Much like Rush Limbaugh, who’s threatening to sue the Democratic Congressional Campaign Committee for defamation, I’m staunchly against sexual assault. At the same time, however, I advocate for fair and impartial justice for those facing sexual assault allegations.
In my October 2011 nonfiction book, Three Days In August, I offer an in-depth look at one example of military justice that turned out to be anything but. In fact, New York Times best-selling author Richard Miniter read my book about Army Sgt. 1st Class Kelly A. Stewart‘s brush with the military justice system and described it as painting “a convincing portrait of a military justice process that appears to have lacked one essential element – justice.”
Over the years since publishing the book, I’ve heard from dozens of individuals who, like Stewart, have personally experienced similar “railroading” — and I’ve heard from their friends and relatives, too — under the gavel of political correctness. In fact, I could write a library full of books about such cases. Unfortunately, Americans simply don’t seem to care much about such cases — at least it seems that way to me — unless they or a loved one are directly involved.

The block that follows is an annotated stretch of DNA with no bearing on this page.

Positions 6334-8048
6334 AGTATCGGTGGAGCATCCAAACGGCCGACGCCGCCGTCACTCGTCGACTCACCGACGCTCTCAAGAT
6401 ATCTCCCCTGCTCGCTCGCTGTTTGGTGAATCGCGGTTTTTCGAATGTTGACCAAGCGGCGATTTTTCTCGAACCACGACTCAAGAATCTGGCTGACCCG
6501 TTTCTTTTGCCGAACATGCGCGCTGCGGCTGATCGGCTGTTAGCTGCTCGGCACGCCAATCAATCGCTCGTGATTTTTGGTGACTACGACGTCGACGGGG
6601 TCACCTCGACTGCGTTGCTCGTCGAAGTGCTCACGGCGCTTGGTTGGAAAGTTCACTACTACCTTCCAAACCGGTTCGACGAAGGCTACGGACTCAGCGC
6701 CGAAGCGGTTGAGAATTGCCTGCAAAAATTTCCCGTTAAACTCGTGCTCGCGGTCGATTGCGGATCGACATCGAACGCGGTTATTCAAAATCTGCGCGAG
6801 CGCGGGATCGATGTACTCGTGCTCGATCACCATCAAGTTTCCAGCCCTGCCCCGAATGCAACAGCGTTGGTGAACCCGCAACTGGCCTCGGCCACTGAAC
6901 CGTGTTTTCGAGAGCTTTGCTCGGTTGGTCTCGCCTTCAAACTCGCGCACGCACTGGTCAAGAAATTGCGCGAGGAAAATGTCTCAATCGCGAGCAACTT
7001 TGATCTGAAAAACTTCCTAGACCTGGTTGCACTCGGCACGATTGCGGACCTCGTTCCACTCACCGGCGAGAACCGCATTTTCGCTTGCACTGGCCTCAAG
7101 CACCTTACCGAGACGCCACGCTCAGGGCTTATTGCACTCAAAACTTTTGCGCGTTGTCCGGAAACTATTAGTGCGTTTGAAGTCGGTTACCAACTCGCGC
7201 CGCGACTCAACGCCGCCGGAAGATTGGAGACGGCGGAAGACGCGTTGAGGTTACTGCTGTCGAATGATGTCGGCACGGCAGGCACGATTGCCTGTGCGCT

Among the many new faces arriving in Washington, D.C., next year, I hope some of them seize upon the opportunity to undo what people like Sen. Claire McCaskill (D-MO) have done in recent years and restore the military justice system so that it delivers one thing and one thing only: JUSTICE.
To provide financial assistance to Stewart, click on the “DONATE” button at SaveThisSoldier.com, a website built and managed by Kelly’s dad.by